3 Count: Flicked Away

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1: Flickr treads more lightly in copyright matter

First off today, after the uproar following its takedown of the Obama/Joker image, which was the result of a controversial DMCA notice, Flickr has changed their DMCA policy to replace the allegedly infringing image rather than removing the entire page. This keeps the conversation and the other elements of the page intact, but completes the requirement of the DMCA to remove the content.

Images that are the subject of DMCA takedown notices will now present a simple graphic that says, “This image has been removed due to a claim of copyright infringement”.

This is viewed by many as an improvement over the old system, however, there is still no word on whether Flickr has the ability to restore images that are taken down or if users will still be required to reupload images following a counter-notice.

2: Copyright owners sue XM Radio Canada

XM Radio Canada (Note: XM and Sirius are separate companies in Canada) is being sued by the Canadian licensing agencies for unpaid royalties. Earlier this year, the Copyright Royalty Board of Canada ruled that both XM and Sirius had to pay millions in back royalties dating to 2005. The deadline for payment was July 31, a day that came and went without payment from XM Radio Canada.

Now the CMRRA is suing XM Radio Canada to bar the company from using their work, which would likely be a death blow to the company. XM Radio Canada and its parent company, Canadian Satellite Radio Inc., have indicated that they plan to pay the royalties in 2010, though that clear was not adequate for rightsholders.

3: Roxanne’s Nonexistent Revenge

Finally today, though it’s not a copyright story per se, with the record labels playing the villains in many people’s mind when it comes to copyright, a feel-good story about former rapper Roxanne Shanté, who in 1984, when she was just 15, had a hit single with “Roxanne’s Revenge”. According to the story, which started in The Daily News, Shanté took advantage of a clause in her record contract to force her record label to pay hundreds of thousands dollars to pay for her education, which included a Ph.D from Cornell.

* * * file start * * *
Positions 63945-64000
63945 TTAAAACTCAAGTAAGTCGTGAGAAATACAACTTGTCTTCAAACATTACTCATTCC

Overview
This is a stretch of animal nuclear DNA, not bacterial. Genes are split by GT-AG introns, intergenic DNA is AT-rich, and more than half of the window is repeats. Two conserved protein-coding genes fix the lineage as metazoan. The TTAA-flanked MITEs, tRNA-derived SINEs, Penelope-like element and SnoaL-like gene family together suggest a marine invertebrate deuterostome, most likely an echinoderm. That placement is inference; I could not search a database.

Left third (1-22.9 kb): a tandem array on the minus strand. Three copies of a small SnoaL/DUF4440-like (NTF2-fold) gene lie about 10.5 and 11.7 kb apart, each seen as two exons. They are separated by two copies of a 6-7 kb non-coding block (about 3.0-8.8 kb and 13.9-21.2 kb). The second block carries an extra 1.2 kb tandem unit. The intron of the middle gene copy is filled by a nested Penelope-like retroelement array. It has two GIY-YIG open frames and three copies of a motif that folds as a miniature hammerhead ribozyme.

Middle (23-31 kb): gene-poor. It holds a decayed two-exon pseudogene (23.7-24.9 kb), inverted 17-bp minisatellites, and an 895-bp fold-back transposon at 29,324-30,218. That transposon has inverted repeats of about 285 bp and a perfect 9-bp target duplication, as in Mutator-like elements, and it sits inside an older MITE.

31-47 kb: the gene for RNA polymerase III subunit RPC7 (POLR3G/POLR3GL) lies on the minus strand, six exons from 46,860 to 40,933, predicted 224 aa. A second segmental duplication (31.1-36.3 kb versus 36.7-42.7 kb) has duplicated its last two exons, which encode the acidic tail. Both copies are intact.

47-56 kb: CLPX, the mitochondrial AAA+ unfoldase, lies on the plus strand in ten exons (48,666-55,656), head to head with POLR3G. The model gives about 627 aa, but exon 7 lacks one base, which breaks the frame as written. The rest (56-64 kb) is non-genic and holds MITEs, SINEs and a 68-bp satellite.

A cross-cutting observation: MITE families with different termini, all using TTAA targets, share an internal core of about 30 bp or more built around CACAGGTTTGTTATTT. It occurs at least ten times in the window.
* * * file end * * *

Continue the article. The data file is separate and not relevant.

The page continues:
The problem is that it appears none if it is true. There is no evidence of any such contract, Warner Music was not even her label, she does not have a Ph.D from Cornell (or anywhere else that has been able to be located) and is not licensed to practice psychology or any related field (her supposed new profession).

It appears that the story is pretty much false and Shanté has not denied any of the allegations, just saying that “What he’s trying to do is trying to get himself known, to get the popular sites to read after him. This is not a $5 billion Ponzi scheme. What would make someone go so hard and heavy at that?”


That’s it for the three count today. We will be back tomorrow with three more copyright links. If you have a link that you want to suggest a link for the column or have any proposals to make it better. Feel free to leave a comment or send me an email. I hope to hear from you.

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